Sentry's New Mobile App for Managing Releases | Sentry
Once a year we let our imagination go wild for a whole week during our annual Hackweek event. It’s where we come up with product updates, like dark mode support, design them, and implement prototypes.
The mobile engineering team came up with the idea for a Sentry mobile app that focuses on Release Health. We wanted to give developers a concise but comprehensive view of whether a release was healthy, errored, or experiencing abnormal crash sessions across multiple projects.
Because we wanted to bring this to both iOS and Android, and we only had a week to build a proof of concept we decided to build the app in Flutter. Oh by the way, we also have a Flutter Sentry SDK, it’s great.
We fetch all projects from all your linked organizations that have session data. Every card represents one project and shows the name, organization, platform and a graph with the total session data over the last 24 hours. Below the cards the sessions are split up into healthy, errored, abnormal and crashed, all with individual graphs. There are also two cards showing crashfree sessions and users in percent.
In the settings screen users can view a list of all projects and favorite them. Those will show up first on the main screen. Apart from that, we show the usual suspects, like terms, sharing and logout, in the settings screen.
Flutter takes the main concept of view rendering from react. The user interface is described using widgets which are derived from the applications state. When the state changes, the system creates the new widgets from it and only redraws the interface elements. You can head over to the widgets intro documentation to learn more about this.
We use Redux for state management. There is a central object holding the global application state. When an event in the application occurs, let’s say a reload of the session data, an action is dispatched.
This action then goes through multiple middlewares. In this case, it would go through our API middleware, where it would trigger a network request. This request would then itself trigger new actions when it (asynchronously) finishes with success or a failure. All those actions travel through other middlewares as well and finally reach the reducer.
The reducer is the only place where the global app state is mutated. In the sample above it would set a loading state when started and replace the loaded data upon success, or set an error state when there was a problem we wanted the user to know about.
- When state changes, widgets can be updated automatically. With the help of ViewModels implementing BLA, the Widget will only be rendered if the derived state changed. Neat!
- With the reducer it,s explicit where state is mutated
- The global state tends to get large quickly, even for such a small application. As the app grows, we will have to think about how to best split this up.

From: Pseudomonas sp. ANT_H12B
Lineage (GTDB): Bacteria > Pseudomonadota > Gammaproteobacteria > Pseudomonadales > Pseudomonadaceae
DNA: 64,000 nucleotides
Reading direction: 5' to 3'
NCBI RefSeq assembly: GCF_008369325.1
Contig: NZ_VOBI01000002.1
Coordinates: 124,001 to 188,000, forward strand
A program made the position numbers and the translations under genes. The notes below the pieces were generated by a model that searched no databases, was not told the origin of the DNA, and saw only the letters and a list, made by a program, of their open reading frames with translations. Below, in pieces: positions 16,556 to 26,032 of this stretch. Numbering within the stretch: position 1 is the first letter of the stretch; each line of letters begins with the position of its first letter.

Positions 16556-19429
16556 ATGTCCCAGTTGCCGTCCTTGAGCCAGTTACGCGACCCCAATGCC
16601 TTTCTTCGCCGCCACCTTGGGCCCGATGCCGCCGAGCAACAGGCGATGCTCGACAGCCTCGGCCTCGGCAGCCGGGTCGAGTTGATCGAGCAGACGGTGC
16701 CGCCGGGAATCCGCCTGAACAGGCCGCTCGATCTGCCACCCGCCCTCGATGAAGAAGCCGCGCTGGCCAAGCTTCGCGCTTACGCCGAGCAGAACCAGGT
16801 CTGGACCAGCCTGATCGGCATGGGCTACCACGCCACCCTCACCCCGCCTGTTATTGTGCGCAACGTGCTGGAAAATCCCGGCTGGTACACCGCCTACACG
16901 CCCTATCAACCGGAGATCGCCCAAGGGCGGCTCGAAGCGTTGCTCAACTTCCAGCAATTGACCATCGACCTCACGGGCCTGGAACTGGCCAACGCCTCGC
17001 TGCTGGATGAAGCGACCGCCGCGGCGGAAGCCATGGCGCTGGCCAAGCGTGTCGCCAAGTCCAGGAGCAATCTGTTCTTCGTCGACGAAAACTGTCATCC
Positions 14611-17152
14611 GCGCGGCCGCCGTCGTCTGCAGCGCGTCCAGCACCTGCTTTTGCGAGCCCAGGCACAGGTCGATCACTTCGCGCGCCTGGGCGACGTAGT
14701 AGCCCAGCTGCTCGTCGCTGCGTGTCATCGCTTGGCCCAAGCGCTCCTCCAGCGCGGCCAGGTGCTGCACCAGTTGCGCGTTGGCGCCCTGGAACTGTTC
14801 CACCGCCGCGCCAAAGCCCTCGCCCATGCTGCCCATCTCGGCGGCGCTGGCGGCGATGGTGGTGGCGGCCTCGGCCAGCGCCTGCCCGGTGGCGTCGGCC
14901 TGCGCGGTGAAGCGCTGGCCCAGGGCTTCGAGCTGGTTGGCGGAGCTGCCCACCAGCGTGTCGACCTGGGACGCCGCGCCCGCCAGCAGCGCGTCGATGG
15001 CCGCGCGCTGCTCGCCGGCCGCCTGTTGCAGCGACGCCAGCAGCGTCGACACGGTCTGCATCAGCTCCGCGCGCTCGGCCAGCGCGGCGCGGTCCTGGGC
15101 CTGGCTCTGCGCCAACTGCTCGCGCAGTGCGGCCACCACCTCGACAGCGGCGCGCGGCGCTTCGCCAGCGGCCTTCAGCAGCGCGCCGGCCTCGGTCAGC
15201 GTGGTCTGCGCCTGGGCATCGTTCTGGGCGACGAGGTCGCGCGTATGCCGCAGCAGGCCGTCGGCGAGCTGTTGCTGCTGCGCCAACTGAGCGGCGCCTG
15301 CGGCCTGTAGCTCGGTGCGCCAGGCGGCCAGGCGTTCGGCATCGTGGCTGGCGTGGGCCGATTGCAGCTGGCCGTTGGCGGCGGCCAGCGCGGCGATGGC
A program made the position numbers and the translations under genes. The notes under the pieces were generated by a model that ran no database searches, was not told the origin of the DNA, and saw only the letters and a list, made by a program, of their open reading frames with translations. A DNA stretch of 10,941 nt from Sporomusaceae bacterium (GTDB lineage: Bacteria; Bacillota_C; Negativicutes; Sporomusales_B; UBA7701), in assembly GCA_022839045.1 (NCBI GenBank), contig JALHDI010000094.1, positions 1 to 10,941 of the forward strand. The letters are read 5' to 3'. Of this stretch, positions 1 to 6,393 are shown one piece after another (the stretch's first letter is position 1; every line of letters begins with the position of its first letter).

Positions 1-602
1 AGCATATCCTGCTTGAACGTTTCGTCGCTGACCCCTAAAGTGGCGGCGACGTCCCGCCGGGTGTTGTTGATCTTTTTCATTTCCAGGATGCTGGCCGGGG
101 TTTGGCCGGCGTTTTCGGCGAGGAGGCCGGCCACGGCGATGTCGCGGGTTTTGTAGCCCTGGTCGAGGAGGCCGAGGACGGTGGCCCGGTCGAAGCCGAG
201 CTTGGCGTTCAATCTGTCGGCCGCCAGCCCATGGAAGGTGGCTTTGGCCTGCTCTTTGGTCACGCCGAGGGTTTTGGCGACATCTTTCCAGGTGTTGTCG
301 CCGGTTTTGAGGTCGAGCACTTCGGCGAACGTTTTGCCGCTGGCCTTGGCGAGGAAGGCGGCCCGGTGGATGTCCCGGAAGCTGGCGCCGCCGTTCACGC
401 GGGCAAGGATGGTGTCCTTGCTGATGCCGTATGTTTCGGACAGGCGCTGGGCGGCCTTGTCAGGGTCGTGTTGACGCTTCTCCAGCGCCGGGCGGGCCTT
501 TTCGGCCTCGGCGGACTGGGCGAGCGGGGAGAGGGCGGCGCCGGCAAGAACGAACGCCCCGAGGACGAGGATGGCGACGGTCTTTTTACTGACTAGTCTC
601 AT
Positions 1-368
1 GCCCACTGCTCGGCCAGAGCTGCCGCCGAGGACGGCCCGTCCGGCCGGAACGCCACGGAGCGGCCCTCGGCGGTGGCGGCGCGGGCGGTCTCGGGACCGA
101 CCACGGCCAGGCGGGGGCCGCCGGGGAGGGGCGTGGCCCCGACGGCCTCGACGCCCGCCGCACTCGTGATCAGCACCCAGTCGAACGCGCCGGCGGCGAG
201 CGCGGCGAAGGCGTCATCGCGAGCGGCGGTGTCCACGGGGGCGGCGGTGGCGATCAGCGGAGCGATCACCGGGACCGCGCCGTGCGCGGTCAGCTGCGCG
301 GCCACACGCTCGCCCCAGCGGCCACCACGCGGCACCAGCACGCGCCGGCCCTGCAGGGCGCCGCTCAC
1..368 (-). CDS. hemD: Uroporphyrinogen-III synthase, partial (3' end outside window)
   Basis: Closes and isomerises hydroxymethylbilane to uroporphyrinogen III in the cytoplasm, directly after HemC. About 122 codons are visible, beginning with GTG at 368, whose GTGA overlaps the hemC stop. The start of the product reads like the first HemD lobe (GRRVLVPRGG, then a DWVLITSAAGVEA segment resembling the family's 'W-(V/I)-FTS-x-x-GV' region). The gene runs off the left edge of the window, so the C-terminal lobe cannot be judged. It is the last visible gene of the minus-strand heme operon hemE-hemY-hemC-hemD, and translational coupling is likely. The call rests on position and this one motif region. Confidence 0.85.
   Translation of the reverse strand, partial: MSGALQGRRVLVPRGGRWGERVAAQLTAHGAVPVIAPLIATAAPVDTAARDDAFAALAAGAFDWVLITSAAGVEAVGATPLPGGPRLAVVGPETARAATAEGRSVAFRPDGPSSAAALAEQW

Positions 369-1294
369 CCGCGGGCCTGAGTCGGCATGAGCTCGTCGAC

- Some Flutter API relies on Futures which does not yet play well with the Redux concept. One example of this is the “RefreshIndicator” widget.
Of course we use our own Sentry SDK to check for issues. This was especially helpful during development, as we started out without sound null safety (more on that below) and were able to catch many issues with our SDK that would just show up in the console and could go easily unnoticed otherwise.
The prototype used a dependency with embedded ECharts for chart drawing. This made use of web views, so every chart we would draw would also embed a full blown web view into our widget hierarchy. We would quickly encounter performance issues as well as flickering UI when redrawing.
This was a great way for us to get started during hackweek, as we use this JS dependency in the Sentry web application, but it was clear to us that we would need to replace this for the production app.
We decided to draw the charts that our designers prepared for us in the Figma design ourselves with the help of the canvas API. Android developers will feel right at home with this API, as it is basically the same on Android. Flutter also uses Skia as the drawing library, so no surprise there.
So in just a couple of lines of code we were able to draw the charts that our designers came up with, including gradients and cubic lines (which we removed again). Drawing was faster, pixel perfect and we could also get rid of a large dependency.
We mainly used Android Studio with the Flutter plugin for application development. This is especially convenient for Android developers, as they can use a familiar environment when starting out with Flutter applications. Of course, you have the freedom to use whichever editor you are comfortable with.
Fastlane is an open source tool written in Ruby. It is mostly used by the iOS community, but also works exceptionally well for Android. We use it locally to create release builds and ship them to the respective stores, as well as upload debug symbols to Sentry.
We used the Dart analyzer during development. It helped us to keep track of code issues that might come up during development.
We migrated the application to sound null safety during development when we were already pretty far along with the app. Luckily, the Flutter team came up with an incremental way to do this. So we were able to convert file by file and have a working application during migration. I’m sure there are some Swift developers reading this who remember migrating in the early days. Yeah, my deepest condolences, I have been there.
Everything we do at Sentry is built in the open. Find us on GitHub.
We have many ideas for future releases of the application, but ultimately it should be a tool that users find useful. So we can’t wait to hear your feedback, please give it a try!